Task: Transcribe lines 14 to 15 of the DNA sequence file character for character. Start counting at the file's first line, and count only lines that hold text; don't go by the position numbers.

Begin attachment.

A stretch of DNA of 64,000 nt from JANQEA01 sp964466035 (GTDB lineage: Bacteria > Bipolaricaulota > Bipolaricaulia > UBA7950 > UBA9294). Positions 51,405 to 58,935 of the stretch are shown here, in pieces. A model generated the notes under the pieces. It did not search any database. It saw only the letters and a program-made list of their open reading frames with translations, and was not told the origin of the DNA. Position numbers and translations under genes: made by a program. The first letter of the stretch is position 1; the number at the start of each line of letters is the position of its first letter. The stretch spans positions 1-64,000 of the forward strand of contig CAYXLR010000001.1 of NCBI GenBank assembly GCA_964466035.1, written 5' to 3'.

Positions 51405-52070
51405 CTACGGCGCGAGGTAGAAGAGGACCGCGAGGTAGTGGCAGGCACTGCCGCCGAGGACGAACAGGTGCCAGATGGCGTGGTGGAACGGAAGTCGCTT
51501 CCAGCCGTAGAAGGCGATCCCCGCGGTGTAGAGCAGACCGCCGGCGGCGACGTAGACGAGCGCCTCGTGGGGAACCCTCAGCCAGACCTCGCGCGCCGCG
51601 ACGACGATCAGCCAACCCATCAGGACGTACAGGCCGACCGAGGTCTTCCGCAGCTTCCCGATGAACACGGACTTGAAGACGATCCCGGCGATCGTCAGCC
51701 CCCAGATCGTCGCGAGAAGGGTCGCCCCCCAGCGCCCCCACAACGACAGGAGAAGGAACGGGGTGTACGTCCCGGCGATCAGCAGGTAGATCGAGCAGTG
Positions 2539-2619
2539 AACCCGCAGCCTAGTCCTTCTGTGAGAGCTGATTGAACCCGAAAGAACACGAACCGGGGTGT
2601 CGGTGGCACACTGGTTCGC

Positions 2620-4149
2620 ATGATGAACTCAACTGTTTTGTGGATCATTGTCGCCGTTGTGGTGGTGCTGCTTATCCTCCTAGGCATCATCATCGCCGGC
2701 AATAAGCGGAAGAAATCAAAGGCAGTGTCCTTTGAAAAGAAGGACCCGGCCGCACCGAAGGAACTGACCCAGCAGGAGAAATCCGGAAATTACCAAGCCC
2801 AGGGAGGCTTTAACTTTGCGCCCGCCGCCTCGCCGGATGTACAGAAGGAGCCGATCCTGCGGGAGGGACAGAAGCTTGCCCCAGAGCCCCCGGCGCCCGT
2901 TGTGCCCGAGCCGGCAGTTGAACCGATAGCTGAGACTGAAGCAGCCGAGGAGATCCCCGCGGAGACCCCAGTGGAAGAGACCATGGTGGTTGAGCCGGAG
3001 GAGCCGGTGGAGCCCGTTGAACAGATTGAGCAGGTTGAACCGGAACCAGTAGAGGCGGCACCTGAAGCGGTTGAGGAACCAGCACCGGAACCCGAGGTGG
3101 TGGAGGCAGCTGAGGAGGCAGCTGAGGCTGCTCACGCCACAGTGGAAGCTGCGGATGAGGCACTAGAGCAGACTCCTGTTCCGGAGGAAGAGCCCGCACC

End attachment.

2901 TGTGCCCGAGCCGGCAGTTGAACCGATAGCTGAGACTGAAGCAGCCGAGGAGATCCCCGCGGAGACCCCAGTGGAAGAGACCATGGTGGTTGAGCCGGAG
3001 GAGCCGGTGGAGCCCGTTGAACAGATTGAGCAGGTTGAACCGGAACCAGTAGAGGCGGCACCTGAAGCGGTTGAGGAACCAGCACCGGAACCCGAGGTGG